"...he always showed compassion for children and for the poor, for the sick and for sinners, and he became a neighbor to the oppressed and the afflicted."as well as by the words of John Foley's song that we sang at a couple of the masses in the morning, "Come to the Water," with the long arc of its melody leading upward to the proclamation,
"And let all the poor,John's song isn't strictly scriptural, but it echoes with scriptural themes, and the equation that it makes between Isaiah 55:1-2ff and Matthew 11:28ff, between the universal invitation to the messianic banquet in Isaiah and the Christ's invitation to the weary to come to him, the invitation to "come" and to "bring," really struck me as we listened to missionary preachers and celebrated the eucharist. And it made me think about Mya, the infant we buried this week, and the children who have become the target of political outrage and the target of the animosity of America's privileged class as they arrive at the borders of this country looking for help and a future.
Let them come to the water.
Bring the ones who are laden
Bring them all to the Lord.
Bring the children without might:
Easy the load, and light.
Come to the Lord."
See, Mya was an infant, a twin, who starved to death in her parents' house in Barrington this past winter. Her twin sister survived the neglect, and was placed in foster care. I do not know, in fact, cannot imagine, the circumstances that would have allowed this to happen in this town, but knowing that starvation happened just a couple of miles from places where sumptuous meals and banquets are commonplace gave me pause as I sang the words, "Bring the children without might," and heard the words of the gospel say, "Give them some food yourselves." None of us even knew.
And then there were the disturbing images of clearly well-to-do citizens of this country screaming hatred at busloads of bewildered children from Mexico and Central America being taken to holding centers in various communities. I wondered how many of those men and women with their hatred, their signs and screams, their fear and anger, felt no dissonance as they sat in their churches yesterday, heard the same scriptures, maybe sang the same songs. I was encouraged by intervention by Pope Francis and some US bishops, and more so by specific outreach from church and diocesan groups, on behalf of the refugee children.
But I realize, the more I read and reflect about what we "know" about Jesus and the development of the various "Christianities" from the first centuries through the most recent, that it is really hard to make any claim about "what Jesus would do" or, in fact, what Jesus did. We only know what a few people, out of many, wrote about him, generally decades after the fact. Paul's thoughts about Jesus the messiah were quite different from those of James and Peter and others who actually had known him. Ultimately, for us as for Peter, Paul, and James, it comes down not to what we say or think, but what we do. On that they seem to agree, as even Paul, who seemed sold on the idea that faith in Christ alone could save, wrote unforgettably that faith would come to an end, but the love would endure. And this love is not a feeling but an action, agape that is kenosis, self-emptying that is creative and life-giving. Finally, it's not even our actions that make union with God possible. It's only God's love that makes that possible. Good or evil, grace is a gift. There's no achieving it.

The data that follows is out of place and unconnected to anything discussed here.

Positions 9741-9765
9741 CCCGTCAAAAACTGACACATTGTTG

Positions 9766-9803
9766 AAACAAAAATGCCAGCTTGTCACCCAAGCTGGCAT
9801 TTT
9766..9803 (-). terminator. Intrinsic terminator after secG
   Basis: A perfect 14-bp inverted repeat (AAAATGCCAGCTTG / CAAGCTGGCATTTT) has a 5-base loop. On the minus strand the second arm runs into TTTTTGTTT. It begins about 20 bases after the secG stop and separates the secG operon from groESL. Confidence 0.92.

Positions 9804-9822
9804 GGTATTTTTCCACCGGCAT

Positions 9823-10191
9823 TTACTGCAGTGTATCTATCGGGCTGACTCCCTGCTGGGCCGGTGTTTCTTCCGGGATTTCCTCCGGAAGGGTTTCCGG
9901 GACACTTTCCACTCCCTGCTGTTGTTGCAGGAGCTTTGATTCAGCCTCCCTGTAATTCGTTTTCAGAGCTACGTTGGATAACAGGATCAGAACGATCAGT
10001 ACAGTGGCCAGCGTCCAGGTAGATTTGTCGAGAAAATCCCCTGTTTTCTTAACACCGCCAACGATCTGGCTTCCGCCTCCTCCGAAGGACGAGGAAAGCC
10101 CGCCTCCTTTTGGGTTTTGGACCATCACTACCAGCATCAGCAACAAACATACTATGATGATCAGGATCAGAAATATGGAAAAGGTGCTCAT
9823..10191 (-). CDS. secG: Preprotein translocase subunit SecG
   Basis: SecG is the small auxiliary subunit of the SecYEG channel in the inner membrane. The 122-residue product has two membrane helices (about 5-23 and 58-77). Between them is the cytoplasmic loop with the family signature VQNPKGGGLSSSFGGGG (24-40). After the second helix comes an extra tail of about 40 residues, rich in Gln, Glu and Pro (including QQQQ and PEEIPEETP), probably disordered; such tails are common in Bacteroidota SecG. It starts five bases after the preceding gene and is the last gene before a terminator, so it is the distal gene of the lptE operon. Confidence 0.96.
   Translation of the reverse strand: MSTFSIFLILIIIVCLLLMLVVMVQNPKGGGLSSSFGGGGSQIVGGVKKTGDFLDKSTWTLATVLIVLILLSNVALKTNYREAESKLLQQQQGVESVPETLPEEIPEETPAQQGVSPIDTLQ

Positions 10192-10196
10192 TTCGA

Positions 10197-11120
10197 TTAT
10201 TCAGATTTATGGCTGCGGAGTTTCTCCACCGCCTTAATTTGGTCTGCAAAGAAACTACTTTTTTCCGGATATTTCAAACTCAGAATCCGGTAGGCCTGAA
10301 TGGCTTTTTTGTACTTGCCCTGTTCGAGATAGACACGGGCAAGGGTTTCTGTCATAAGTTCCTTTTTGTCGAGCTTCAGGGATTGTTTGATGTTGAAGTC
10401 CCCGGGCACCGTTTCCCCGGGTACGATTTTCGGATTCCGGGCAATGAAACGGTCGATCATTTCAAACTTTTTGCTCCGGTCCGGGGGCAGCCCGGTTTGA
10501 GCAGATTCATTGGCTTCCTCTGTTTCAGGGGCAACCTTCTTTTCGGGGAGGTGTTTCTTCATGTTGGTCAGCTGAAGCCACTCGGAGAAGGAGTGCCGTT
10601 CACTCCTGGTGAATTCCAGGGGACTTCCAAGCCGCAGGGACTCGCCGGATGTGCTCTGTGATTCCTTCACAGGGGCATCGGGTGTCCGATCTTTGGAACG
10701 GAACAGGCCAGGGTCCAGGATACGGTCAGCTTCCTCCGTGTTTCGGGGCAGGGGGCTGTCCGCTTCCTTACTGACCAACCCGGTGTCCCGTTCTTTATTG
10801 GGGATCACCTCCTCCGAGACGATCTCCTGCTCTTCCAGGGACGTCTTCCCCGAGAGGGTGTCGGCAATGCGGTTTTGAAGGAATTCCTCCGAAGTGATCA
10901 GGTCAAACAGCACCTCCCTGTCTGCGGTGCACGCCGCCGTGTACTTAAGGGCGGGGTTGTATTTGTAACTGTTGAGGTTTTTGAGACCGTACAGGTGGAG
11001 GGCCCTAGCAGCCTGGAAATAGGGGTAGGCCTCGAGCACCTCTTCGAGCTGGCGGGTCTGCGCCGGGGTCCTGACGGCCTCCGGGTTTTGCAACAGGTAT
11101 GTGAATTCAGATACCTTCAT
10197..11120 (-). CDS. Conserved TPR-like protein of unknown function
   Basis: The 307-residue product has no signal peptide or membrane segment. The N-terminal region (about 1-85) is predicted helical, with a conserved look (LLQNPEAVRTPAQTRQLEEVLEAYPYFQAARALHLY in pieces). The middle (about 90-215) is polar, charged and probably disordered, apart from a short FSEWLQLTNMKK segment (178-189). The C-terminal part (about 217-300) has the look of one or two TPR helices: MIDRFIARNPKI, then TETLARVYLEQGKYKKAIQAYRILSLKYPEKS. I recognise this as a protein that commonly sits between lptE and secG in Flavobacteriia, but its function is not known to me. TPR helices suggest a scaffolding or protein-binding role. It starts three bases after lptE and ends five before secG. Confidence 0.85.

So I don't want to say that the people who go to church and scream at refugee children coming into this country without parents or any visible support system aren't Christian. That's not for me to say; there are a thousand ways not to be Christian, and I've probably tried nine hundred of them or so. I may find the behavior of some Christians dissonant with my view of Christianity, but there are systems of Christianity that made their behavior possible for them. It's no wonder atheists are having a field day. If Jesus's last prayer was, "that they may be one," it's a prayer that not only hasn't been answered for two millennia—it's a prayer that seems to have accelerated ecclesial entropy.
America is not the reign of God. In fact, the church isn't the reign of God. But the best we can do, as a people whom God has made, bound together by baptism and the Holy Spirit given to each of us, is to act like we are the reign of God. We need to act like we have understood the parables, the beatitudes, and the death and resurrection of Jesus. There is no one else but us. Caesar is out there saying, "This is my dominion. Money is power. Power is for the strong. Borders are there for a reason. Some are in, some are out. Some have, some don't have, and that's their problem." We can't live in that world and say to the Myas and the children at the borders, "Go to Jesus, he'll take care of you." We have to learn to say, "Come to us, we're in this together," and work out strategies of compassion and mutuality. We've got to take the gifts we have as a community, the loaves and fishes we can assemble, and bless them and share them out, risking their loss with faith that they will not be lost but multiplied for the good of all.
Click here to donate to Catholic Charities relief efforts on behalf of children at the US border. It may help you sing "Come to the Water" with a greater sense of solidarity and integrity than before. And you can donate here to the National Safe Haven Alliance, an organization that seeks to spread awareness of Safe Haven laws in your state that allow parents to drop off unwanted babies without interference at public safety places like police and fire stations. It's too late to help Mya, but not too late to be among the group of disciples who want to make the hungry multitudes go away, but hear Jesus's voice rolling down the hill, across the water, and through the ages, to "give them some food yourselves."